What the .......? Curb the growth? How about curbing the decline?
Does the baby get a choice?
Well said, Rebecca. I hate the term. A 'service user', to me, is somebody who has chosen to be in the position he is in and decided which is the service he is going to choose. It works fine if you're deciding who is going to come and repair your roof. And I am not a 'service provider', which sounds more like somebody from the leisure and hospitality industry. I am a nurse, not a hotelier.
People who need care from nurses and doctors are patients. Why do we have such a problem with that? Are we so scared of patronising or offending our patients that we have to give them a title that makes them seem less in need of our help? That does not 'empower' them (another buzzword I hate)? Patients actually prefer the term patients. They are not all over-sensitive, anxious individuals who feel devalued by having to have help at some point in their lives.
I could go on but I fear the readers will become bored.........
So where is this money to come from? Like everybody else, our trust is overspent and this is never going to be realistic. The (dare to say it) old-fashioned method of apprenticeship, moving on to full pay when fully-trained, left nobody in debt at the end of their training. I certainly wouldn't want to start training now, knowing that at the end of three years I would have massive debts or a massive loan to repay and - despite the shortage of nurses - no guarantee of a job that would enable me to pay it.
To be fair, the full term was used in the first sentence, but as most of us (including myself) skim through introductory paragraphs, I didn't pay attention and had to look back to find the meaning. There should have been a set of brackets with (SSI) after the first mention. Off topic, of course.
I'm a CPN too and try to arrange my visits to certain people's houses at the end of the day. I work with the over-65s and to be fair, this age group does smoke less than the under-65s and most of them will not smoke during my visits. However the smell still clings to my clothes and hair.
I just see this as an occupational hazard.
Maybe not 50 years old. But there is something to be said for employing staff with some life experience. I'm one of those people who think that very young people aren't ideally suited for nursing jobs and they need to see a bit of life first - but I've known some excellent, young, carers who do it because, for example, they looked after their gran or grandad and got enough satisfaction from that to know that they could do it as a paid job. A lot of older people don't like being looked after by young people (and the older you get, the younger everybody else looks). It's true that the closer you are in age to your patient the more likely it is that you will understand each other, but we don't have to share somebody's experience to be able to take an interest in it. We can all learn to do this.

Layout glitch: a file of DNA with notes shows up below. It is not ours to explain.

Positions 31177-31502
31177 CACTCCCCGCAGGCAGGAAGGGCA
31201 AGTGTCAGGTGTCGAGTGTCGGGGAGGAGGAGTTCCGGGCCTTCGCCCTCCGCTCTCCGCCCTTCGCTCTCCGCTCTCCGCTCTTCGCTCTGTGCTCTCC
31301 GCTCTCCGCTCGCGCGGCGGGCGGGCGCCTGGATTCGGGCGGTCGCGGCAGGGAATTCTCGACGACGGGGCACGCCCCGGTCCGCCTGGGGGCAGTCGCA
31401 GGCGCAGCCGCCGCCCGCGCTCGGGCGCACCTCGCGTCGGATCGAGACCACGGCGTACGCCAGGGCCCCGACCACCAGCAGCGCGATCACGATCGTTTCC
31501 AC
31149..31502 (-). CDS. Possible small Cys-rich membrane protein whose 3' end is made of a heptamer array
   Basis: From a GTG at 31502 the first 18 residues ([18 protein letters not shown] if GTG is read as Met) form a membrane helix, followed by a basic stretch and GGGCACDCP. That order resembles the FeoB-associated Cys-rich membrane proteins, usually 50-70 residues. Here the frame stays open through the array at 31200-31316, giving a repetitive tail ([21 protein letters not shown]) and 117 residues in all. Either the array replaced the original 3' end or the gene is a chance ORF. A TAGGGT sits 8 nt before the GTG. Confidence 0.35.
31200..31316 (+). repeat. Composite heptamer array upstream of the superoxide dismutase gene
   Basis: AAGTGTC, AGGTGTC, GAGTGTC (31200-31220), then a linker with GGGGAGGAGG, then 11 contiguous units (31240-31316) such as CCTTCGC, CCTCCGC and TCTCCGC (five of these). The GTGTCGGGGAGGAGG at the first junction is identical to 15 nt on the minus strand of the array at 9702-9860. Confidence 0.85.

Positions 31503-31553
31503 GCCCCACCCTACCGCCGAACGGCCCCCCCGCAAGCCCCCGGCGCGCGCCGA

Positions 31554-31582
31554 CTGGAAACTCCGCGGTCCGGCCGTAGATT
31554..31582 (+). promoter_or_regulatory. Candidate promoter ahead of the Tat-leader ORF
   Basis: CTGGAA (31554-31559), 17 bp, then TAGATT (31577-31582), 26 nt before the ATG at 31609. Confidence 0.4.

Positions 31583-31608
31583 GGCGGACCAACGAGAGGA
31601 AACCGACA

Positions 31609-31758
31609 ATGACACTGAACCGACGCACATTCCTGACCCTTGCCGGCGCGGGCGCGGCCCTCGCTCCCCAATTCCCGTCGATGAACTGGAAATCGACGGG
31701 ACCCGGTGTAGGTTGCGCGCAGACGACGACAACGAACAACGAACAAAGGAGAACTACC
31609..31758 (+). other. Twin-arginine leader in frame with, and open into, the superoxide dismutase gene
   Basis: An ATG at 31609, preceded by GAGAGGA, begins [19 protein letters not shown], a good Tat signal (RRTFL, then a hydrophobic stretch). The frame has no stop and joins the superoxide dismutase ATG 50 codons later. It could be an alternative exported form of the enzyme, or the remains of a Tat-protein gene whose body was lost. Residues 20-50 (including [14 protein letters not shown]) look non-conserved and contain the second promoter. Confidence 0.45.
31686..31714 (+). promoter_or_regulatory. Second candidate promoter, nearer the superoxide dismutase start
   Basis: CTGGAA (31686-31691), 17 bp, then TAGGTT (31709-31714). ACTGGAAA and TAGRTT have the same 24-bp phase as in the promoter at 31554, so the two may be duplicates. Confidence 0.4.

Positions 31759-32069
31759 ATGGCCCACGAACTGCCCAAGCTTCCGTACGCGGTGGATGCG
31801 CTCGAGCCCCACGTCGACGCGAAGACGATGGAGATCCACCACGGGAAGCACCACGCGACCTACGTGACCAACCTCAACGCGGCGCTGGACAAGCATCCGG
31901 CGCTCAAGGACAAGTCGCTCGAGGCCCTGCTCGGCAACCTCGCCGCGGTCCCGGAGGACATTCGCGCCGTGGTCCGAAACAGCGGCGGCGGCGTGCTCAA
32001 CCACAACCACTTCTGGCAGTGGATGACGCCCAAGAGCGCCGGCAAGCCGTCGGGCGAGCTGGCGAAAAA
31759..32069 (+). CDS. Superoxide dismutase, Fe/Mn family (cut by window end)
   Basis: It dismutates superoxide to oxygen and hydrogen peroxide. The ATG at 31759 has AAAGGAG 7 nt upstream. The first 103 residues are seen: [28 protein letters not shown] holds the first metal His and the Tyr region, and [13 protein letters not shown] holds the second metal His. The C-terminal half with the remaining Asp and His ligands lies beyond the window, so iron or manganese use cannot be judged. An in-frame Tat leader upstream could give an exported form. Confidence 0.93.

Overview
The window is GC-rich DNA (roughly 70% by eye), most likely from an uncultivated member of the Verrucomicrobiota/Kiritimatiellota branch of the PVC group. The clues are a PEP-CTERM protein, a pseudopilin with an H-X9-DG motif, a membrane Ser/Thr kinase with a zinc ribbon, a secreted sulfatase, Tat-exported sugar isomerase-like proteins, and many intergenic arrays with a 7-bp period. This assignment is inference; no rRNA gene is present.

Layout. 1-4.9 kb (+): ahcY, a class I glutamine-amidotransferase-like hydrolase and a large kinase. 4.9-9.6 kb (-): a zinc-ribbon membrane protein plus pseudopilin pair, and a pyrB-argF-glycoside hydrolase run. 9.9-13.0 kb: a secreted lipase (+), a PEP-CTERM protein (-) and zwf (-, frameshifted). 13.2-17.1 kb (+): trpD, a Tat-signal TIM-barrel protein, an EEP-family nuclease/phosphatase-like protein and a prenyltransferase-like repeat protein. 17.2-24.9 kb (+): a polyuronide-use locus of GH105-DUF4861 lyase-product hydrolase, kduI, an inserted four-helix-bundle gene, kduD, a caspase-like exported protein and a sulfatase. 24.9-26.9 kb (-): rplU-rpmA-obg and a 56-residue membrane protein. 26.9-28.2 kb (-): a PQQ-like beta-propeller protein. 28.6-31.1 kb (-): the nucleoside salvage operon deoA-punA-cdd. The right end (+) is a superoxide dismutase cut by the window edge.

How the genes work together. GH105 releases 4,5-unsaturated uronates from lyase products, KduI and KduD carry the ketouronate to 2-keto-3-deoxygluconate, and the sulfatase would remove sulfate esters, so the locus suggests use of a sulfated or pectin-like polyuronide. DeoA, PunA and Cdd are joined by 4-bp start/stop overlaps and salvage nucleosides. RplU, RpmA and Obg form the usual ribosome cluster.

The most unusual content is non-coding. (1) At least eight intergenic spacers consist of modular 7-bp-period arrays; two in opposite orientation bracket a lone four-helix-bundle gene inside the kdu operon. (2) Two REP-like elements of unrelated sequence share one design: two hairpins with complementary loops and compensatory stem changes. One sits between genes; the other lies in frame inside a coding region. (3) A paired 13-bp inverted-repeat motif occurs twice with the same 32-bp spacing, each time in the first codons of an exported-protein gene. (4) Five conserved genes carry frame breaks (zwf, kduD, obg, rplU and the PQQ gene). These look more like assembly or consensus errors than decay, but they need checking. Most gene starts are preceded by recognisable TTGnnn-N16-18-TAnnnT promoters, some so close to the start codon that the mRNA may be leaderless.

"being old and getting older"...that's the bit I don't understand. "Being old and getting incapable" I could get my head round. But not just getting older for its own sake. But we are all different.
I don't get this at all. Of all people, she should have believed in liviing the best life possible for as long as possible, and not giving up before she had to. Of course, without knowing her as an individual I can't really have an opinion; but 75 certainly isn't old - why take your own life 'just in case'? We all know much older people than 75 who are fitter and healthier than people many years younger. And even if you're not fit and healthy, you can still enjoy a quality of life - the tipping point is different for everybody, I suppose.
Perhaps we are not getting the whole story here. None of us wants the infirmities associated with growing old. But few of us would choose to end our lives while we were still fit, on the offchance that we might not be fit at some stage in the future. We would wait until there was at least some evidence that we were on the slippery slope. It saddens me, too, that somebody who has worked in palliative care - who has presumably spent many hours with patients and families educating them about how palliative care is an acceptable alternative to planned death - has now demonstrated to those people that she was not willing to accept it for herself.